The result of this collaboration, coordinated under the Siemens Transline solution, whereby all operational, visualization and diagnostic functions are streamlined in a consistent control scheme, was the Transline HMI Lite CE package. This package provides uniform user interface for operational and diagnostic functions on the vast majority of the various machine tools, transfer lines, robotics, assembly machines, sensing devices and vision systems throughout the entire facility. As Michael Grass, project manager for Siemens, explains, “The best part is that the package can be customized to meet specific user needs and preferences. It provides our SIFACS (see sidebar) system of configurable assembly automation very useful information, as the two systems complement each other quite well.” In the safety communications area, he also noted that GM is currently reviewing another Siemens option for open safety communications technology on distributed automation systems.


As a workpiece proceeds through the line, having been delivered by an AGV in most cases, each pallet is equipped with an RFID tag. Reinhold Niesing, engineering manager on the project for Siemens, explains, “The key here is the data throughput in the system, as it directly impacts the cycle time or takt time (maximum allowable time to produce one finished part or product) of the line. The tags must be able to function in static mode, whereby the data on the part must be read before the process begins. Model number, serial number and build status information are all contained in the tag. The faster we read the information, the faster the process begins.” Niesing also detailed the dynamic mode of operation for this RFID system, in which the information at subsequent line stations must be read “on the fly” without any line stoppage, as is often seen in conventional packaging, shipping or other line applications for RFID. In this case, all data are read as the tag passes by the antenna.

Often, in less sophisticated applications, the signal can degrade over time and number of reads. Here, according to the Siemens technical specialists, two interface protocols are supported, namely, ISO 15693 (open standard) and a proprietary Siemens-developed standard, Simatic RF300. The latter uses a state-of-the-art chip paired with highly optimized communications to achieve the faster data read/write rates. Large amounts of data (64kB) are handled in faster cycle times, while the overall RFID solution is applied in a high-speed, non-stop environment. One of the key drivers in the system is the fact that each RFID tag has both EEPROM and FRAM. The 20-byte EEPROM is actually designed to be a one-time programmable memory chip (OTP), a security feature that was deemed most desirable by GM for this application. Meanwhile, the FRAM can be written and rewritten many times for optimum utilization of the hardware, over time.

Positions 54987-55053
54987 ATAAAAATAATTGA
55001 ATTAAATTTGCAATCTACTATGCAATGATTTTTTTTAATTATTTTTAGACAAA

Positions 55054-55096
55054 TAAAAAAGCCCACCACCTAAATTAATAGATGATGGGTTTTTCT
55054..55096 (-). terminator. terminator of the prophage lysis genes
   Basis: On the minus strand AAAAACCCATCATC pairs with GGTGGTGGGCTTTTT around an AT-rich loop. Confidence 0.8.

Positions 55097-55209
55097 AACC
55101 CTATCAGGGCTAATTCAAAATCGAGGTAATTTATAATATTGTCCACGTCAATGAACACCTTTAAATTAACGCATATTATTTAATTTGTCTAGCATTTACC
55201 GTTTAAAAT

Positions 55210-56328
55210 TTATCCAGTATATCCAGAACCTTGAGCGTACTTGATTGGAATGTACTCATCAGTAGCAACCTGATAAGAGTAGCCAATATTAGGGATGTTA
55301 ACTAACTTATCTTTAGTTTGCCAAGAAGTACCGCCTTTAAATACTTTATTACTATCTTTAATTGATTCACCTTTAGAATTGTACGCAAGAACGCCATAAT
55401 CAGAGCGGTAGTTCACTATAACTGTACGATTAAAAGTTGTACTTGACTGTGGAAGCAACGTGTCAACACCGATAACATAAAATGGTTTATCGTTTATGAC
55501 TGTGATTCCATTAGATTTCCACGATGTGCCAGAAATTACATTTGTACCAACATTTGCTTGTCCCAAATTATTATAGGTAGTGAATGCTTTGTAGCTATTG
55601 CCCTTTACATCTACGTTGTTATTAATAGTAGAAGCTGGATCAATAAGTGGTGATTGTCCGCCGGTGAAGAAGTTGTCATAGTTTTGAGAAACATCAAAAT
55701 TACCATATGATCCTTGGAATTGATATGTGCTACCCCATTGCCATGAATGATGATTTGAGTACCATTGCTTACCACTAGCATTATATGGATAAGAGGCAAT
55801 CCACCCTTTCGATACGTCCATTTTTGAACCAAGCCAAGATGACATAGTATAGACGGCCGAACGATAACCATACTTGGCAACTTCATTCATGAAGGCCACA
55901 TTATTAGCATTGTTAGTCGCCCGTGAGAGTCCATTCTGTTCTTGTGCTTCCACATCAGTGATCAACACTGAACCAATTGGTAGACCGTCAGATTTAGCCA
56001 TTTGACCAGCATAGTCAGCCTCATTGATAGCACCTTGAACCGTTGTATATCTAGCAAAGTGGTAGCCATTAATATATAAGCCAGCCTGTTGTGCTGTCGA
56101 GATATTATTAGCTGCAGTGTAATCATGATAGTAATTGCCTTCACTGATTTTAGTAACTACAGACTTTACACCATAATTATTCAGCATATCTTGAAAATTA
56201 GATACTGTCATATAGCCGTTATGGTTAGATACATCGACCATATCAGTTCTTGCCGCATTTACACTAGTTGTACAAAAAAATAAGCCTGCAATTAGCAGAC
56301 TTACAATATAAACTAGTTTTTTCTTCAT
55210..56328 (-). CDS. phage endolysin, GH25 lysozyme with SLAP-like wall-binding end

Despite this level of sophistication in the RFID hardware, the system easily communicates over the existing Profinet, Profibus and other common protocols.


The overall thrust of the line development, according to George Jewell, the GM engineer responsible for the implementation of the FACS online at the Toledo plant, was to have consistent, even identical logic blocks at every station. This would allow, as is seminal to the FACS architecture, immediate successive modifications to be made in the machine or assembly operations performed, throughout all stages of the line. When rebalancing was needed, when an upturn/downturn in current production was required or when an entirely new model came onto the line, the changeover needed to happen in hours, rather than in weeks, as was the industry norm.

By standardizing on the hardware, software and communication protocols used, engineering costs could be contained and, as a collateral but vital side effect, maintenance on the system could be made much more efficient with much of the system hardware exposed on the line, rather than enclosed in electrical cabinets, again the norm for the industry in the past. Flexible modules would allow more rapid reconfiguration, product changes and a genuine synergy with the ongoing GM commitment to continuous improvement in the line, as the new GF6 transmission ramped up to incremental target levels of production.

Jewell noted that Siemens responded to the challenges, “…with a plug-and-play technology approach, coupled with an understanding of the processes we utilize.”

From the utility perspective, he also noted that the run-time component in the system would function without the full configuration system being online, further complementing a decentralized architecture. Bob Raven, GM controls manager, further commented, “The Siemens commitment to provide this value added functionality geared towards flexibility within our manufacturing principles has substantially supported GM Powertrain’s efforts to standardize processes, controls and continuously improve.”

Currently, GM uses the FACS at various plants in Mexico, China, India, Thailand, Korea and the U.S. — and soon in Canada and Eastern Europe, for the production of transmissions, engines and even the generator on the new Chevy Volt. These products, it should be noted, can be manufactured, assembled and tested, all within the same flexible control architecture, while supporting standardized GM processes.